It is well-documented that football was Edwards’ first love, so much so that it was misconstrued before the draft to mean that he didn’t love basketball as much as a No. 1 overall pick should. That has been disproven all season long by the joy with which Edwards plays, but his eyes still lit up on Saturday night when the subject came up. “I (would) probably be like a Kam Chancellor, but I wouldn’t be that much hard of a hitter though,” Edwards said, referring to the safety who was a member of the Seattle Seahawks’ famed “Legion of Boom” secondary. “I wouldn’t be too much of the boom part.”
Edwards has always said he gets his edge from his football days, and the Timberwolves’ future may hinge on his ability to carry that mentality on to the court. He spoke on Saturday night about playing pick-up while he was in high school against Kansas City Chiefs receiver Tyreek Hill, and Edwards marveled at how Hill’s footwork and sheer strength make him so difficult to attack. “The field transfers to the court. The court don’t (transfer to the field),” Edwards said. “If you go take a football player, like a running back, somebody with great footwork, right? And you put him on defense, it’s very hard to score on them and I will tell you that. It’s very hard.”
Former Timberwolves big man Reggie Slater used to work tirelessly with his two oldest sons, teaching them the finer points of basketball. He conducted all sorts of drills, including being able to shoot layups and dribble with both hands. So much for that. “As soon as I’d finish with the drills, they’d go right inside and watch football,” Slater said. Slater’s oldest son, R.J. Slater, now 24, ended up playing on the offensive line at Air Force, finishing up in 2018. And his middle son, Northwestern tackle Rashawn Slater, 22, is a shoo-in first-round selection in the NFL’s April 29-May 1 draft.
A number of analysts project Rashawn to be taken with the No. 14 pick by the Vikings. If so, he would follow his father as a professional player in Minnesota. “Whatever team he goes to, he’s fortunate,” Reggie said. “I tell him he’s got to put in the work 100 percent every day.” That’s what the 6-foot-6 Reggie Slater did to last eight seasons in the NBA as an undersized post player who was undrafted in 1992 out of Wyoming. After two years playing overseas, he played in the NBA from 1994-99 and 2000-03 with seven different teams. He averaged 5.6 points and 3.0 rebounds for his career.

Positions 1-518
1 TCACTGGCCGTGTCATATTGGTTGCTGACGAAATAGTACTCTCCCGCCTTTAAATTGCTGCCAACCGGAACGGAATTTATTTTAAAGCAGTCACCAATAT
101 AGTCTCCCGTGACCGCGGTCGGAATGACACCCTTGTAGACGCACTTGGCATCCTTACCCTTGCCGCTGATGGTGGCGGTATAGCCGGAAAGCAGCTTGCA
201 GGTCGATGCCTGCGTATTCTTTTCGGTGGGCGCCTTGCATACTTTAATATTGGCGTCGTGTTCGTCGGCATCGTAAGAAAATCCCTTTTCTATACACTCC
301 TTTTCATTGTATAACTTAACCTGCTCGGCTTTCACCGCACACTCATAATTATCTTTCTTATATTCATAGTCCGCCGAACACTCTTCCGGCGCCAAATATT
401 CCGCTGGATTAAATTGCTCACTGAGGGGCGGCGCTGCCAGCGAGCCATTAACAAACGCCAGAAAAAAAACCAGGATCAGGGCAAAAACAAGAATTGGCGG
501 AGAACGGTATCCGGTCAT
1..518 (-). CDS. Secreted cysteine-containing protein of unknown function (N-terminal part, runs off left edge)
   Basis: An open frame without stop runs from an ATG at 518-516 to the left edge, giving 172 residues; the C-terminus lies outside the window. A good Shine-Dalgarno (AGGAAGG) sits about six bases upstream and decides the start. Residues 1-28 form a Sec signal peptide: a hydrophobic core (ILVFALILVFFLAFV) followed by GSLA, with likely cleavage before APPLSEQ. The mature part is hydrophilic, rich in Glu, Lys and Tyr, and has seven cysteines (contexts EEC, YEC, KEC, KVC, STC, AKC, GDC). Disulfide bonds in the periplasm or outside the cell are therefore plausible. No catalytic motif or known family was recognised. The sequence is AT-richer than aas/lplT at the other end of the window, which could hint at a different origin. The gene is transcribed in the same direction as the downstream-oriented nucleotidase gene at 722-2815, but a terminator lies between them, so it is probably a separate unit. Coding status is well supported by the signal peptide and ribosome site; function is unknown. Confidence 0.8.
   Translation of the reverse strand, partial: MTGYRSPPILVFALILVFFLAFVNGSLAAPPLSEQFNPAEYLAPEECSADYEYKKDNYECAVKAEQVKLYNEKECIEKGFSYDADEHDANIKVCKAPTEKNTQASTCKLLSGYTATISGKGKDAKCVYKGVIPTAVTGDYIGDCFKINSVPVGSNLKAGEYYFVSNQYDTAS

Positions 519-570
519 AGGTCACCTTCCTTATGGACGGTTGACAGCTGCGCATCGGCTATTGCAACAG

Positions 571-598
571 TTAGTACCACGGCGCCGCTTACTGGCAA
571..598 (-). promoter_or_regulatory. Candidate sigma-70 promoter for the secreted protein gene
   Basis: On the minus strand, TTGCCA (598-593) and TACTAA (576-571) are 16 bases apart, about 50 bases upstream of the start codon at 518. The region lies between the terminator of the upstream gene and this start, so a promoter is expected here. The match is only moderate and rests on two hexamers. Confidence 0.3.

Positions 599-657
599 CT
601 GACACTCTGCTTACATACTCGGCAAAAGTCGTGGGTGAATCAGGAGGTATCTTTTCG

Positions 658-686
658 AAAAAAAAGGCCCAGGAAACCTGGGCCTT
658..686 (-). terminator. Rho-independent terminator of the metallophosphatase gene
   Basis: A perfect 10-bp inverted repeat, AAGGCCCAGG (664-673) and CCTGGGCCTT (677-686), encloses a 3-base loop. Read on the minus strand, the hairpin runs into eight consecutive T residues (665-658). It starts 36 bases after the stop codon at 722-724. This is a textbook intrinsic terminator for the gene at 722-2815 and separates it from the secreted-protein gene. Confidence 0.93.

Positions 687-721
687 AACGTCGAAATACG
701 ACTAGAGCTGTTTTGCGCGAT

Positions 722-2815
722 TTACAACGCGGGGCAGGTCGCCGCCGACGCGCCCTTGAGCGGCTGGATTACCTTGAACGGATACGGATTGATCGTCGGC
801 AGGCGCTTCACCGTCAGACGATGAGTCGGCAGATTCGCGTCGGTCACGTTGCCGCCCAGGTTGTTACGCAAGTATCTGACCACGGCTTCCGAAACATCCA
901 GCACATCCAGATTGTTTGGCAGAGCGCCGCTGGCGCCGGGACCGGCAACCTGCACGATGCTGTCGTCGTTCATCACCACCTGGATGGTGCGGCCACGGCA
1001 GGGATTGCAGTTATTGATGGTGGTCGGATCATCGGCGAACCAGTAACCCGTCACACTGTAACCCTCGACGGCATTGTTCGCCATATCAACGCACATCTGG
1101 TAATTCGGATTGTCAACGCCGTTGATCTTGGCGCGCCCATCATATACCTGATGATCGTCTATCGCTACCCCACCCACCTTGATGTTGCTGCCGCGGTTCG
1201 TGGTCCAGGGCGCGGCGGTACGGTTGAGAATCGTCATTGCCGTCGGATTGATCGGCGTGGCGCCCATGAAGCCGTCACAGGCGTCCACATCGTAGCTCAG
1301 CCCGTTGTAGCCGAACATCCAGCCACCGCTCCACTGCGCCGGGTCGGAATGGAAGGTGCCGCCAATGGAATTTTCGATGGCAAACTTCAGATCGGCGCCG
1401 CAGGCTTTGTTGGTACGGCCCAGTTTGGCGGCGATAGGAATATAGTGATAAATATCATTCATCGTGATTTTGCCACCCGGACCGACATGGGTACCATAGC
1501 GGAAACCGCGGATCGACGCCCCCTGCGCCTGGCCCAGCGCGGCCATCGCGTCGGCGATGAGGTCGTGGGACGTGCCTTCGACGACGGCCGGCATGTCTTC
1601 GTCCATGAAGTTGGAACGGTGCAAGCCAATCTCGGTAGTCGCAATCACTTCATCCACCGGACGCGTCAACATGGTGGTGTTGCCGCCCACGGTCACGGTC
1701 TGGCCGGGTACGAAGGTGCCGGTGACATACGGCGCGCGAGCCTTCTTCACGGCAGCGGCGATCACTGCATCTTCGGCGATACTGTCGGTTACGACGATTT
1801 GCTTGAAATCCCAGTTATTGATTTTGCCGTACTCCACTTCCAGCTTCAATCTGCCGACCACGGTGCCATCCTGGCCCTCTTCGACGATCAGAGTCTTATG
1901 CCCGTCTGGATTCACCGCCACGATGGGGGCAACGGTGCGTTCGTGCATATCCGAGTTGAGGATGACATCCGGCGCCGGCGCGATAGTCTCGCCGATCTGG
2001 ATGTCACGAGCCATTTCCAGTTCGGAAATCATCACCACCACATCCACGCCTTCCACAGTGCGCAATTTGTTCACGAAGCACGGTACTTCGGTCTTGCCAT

Reggie hasn’t been back to the Twin Cities since shortly after being released by Timberwolves on Jan. 6, 2003, which ended his NBA career. But he said he “enjoyed my time in Minnesota,” and he gives some credit to then-members of the Timberwolves ownership group for helping him get a start in the business world. His company, the Slater Group, owns eight oil-change businesses in the Houston area, known as Auto Service Express and Kwik Kar. He also owned the gym Slaters Sports Zone during much of the past decade before selling it.
NFL, NBA, and MLB fans aged 18-34 said that they prefer watching highlights to full games, especially when compared to other demographics. Take the NFL, for example. Among football fans, 48 percent of 18-34 year-old NFL fans said they preferred clips to actual games, while only 20 percent of 35-49-year-olds said the same, and only 11 percent of fans over 50 agreed. There isn’t as much disparity in the other sports, especially when it comes to the NBA, where even 40 percent of 50+ hoops fans say they’d rather watch highlights than the full game.
New England Patriots star Julian Edelman, who is Jewish, published an open letter to Miami Heat player Meyers Leonard after the NBA center was recorded using an anti-Semitic slur while hosting a video game stream this week.